JOHANNESBURG, South Africa — President Samora M. Machel of Mozambique was killed late Sunday when his twin-engine jet crashed in bad weather into a wooded hillside just inside South Africa, officials here said Monday.
The crash killed 28 others, including at least one member of the Mozambican Cabinet and several senior government officials, according to South Africa's Bureau for Information. A total of 10 people, among them a member of the Soviet flight crew, survived and have been hospitalized here.
The fiery crash occurred about 25 miles south of the border town of Komatipoort, as Machel was returning from talks with other African leaders in Zambia. The accident was not reported until Monday morning, after the wreckage was found and Machel's badly mutilated body had been identified.
The tragedy seems certain to deepen Mozambique's already grave problems. Machel, 53, had led Mozambique to independence from Portugal in 1975, becoming its first president. Over the last decade, he held the country of more than 14 million together through severe famines and a devastating civil war with rightist rebels.
Machel's charismatic leadership was Mozambique's "single greatest asset," a sympathetic European diplomat commented, and "without it, the future is very uncertain."
In Maputo, Mozambique's capital, the government at first announced only that Machel's plane was missing and that the country's leadership had gathered to "assess the situation."
But the somber music on Radio Mozambique confirmed for most people the truth of reports broadcast from South Africa that Machel was dead, and groups gathered on the street corners of the capital to talk about the president's death and what would follow.
Finally, Marcelino dos Santos, the No. 2 man in Mozambique's ruling party, announced that Machel and other senior officials died in the crash "in circumstances not yet clarified."
Security Forces on Alert
Mozambicans were urged by the government to remain calm and to be vigilant against any rebel efforts to take take advantage of the situation. Maputo's airport was closed for a time, and security forces, already in a state of high alert, were deployed through the capital.
There was no immediate word on Machel's successor. An expected communique from the daylong meeting of the 140-member Central Committee of the ruling Frelimo party was not issued.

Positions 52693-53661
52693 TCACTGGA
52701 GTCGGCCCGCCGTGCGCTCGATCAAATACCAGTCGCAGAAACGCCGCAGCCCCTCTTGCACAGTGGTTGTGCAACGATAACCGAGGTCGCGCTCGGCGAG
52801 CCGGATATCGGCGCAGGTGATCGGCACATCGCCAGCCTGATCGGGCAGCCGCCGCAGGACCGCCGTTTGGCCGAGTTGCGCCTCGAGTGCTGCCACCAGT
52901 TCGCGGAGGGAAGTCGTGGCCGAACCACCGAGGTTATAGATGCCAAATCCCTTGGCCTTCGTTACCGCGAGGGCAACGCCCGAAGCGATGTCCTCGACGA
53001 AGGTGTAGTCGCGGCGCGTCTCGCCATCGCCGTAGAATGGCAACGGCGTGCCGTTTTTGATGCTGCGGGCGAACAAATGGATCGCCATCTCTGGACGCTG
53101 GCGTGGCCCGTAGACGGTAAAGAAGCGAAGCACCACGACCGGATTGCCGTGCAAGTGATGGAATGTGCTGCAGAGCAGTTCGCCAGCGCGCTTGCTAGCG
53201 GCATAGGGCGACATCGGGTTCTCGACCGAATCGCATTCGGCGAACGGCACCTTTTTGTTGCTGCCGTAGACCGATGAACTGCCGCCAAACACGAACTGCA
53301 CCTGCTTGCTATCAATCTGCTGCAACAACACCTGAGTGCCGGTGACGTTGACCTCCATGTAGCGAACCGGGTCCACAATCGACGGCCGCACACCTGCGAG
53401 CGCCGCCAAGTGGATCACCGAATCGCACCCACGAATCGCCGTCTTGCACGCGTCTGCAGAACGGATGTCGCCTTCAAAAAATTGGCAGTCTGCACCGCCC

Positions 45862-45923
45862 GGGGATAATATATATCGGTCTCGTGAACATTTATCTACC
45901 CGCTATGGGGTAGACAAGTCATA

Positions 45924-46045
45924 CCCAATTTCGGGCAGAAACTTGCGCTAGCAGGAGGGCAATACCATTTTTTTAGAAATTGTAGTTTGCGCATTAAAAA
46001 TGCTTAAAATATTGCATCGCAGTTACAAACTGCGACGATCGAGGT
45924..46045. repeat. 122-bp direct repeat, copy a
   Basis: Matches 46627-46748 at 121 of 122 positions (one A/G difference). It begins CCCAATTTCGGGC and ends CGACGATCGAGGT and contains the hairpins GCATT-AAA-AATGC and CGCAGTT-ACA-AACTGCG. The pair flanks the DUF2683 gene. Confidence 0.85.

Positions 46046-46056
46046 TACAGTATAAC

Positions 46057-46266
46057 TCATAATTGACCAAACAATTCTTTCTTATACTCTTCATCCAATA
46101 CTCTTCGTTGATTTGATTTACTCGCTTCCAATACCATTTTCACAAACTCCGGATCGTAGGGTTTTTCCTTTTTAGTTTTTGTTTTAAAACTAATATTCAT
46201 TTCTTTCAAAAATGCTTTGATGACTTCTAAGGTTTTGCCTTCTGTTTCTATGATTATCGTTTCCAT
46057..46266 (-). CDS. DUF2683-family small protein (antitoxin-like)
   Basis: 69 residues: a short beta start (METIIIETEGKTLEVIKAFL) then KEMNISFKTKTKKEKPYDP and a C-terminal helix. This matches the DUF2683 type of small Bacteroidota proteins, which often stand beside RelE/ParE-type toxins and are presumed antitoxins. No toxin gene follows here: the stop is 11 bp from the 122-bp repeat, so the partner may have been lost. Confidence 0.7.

"A great sadness has descended over the country," said Mota Lopes of the Center for African Studies at Maputo's Eduardo Mondlane University. "For many, many people, Samora Machel was not just the president of Mozambique, but the embodiment of our struggle for independence and liberation, for democracy and social justice and progress. . . .
"They know, of course, that the nation is more than one man, however great he may be, but it's truly a time of grief and of uncertainty."
South African Foreign Minister Roelof F. (Pik) Botha, who visited the crash site, expressed his own concerns about what will follow Machel's death.
'Man Who Sought Peace'
"At that moment, as I viewed his body, I just thought to myself that, for all of us in southern Africa, it is time to really search for peace . . . and I believe that he was a man who sought peace."
Botha said the South African government will undertake an investigation with Mozambique and experts from the International Civil Aviation Organization to determine the cause of the crash. The plane's flight recorders have been recovered intact and will be available for international inspection, he added. He refused to speculate on the cause of the crash.
Botha quoted one of the survivors, hospitalized in the South African town of Nelspruit, as telling police that just before the plane, a Soviet-made Tupolev 134A jet airliner, was to land in bad weather at Maputo, he heard a loud noise inside the aircraft and that it began to vibrate violently.
Crashes Near Village
The pilot apparently decided to circle again before landing. Straying a few hundred yards across the border into South Africa, the plane hit a hill near the village of Mbuzini, according to South African officials.
Lt. Gen. Denis Earp, the South African air force commander, said the plane disappeared from radar screens at 9:16 p.m. Sunday (local time) but that there was no earlier indication of trouble.
The plane somersaulted over the hill, sparing the village, and crashed on the other side, rescue workers concluded. The nose of the plane was found on the hilltop, and the rest of the wreckage, little of which was recognizable, was spread over an area more than 250 yards in radius. Bodies, most of them dismembered, were scattered up and down the hillside.
"It was really gruesome," Botha said. "Some of the bodies were badly mutilated."